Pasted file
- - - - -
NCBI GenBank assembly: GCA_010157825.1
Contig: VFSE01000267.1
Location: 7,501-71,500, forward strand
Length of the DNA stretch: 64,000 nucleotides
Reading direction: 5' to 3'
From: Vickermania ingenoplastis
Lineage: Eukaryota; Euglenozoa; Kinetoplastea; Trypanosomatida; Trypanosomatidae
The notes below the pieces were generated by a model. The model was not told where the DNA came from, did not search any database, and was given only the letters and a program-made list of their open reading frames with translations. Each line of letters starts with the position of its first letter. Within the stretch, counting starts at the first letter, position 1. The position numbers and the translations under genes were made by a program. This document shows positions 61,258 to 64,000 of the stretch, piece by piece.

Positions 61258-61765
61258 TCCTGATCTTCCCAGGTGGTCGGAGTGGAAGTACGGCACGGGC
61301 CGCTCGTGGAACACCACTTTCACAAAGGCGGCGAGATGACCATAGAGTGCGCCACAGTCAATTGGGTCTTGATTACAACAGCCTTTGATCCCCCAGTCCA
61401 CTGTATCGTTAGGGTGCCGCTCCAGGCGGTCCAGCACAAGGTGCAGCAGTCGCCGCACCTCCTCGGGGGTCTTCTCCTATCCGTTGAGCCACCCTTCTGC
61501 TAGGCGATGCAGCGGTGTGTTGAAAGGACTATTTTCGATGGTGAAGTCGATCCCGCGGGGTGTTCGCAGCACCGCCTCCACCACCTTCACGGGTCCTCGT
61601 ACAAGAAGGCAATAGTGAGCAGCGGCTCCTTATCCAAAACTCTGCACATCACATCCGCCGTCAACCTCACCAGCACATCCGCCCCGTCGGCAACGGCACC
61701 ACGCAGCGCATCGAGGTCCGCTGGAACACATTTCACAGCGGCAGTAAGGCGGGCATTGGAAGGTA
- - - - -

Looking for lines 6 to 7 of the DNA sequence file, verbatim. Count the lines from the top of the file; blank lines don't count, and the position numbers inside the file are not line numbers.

From: Vickermania ingenoplastis
Lineage: Eukaryota; Euglenozoa; Kinetoplastea; Trypanosomatida; Trypanosomatidae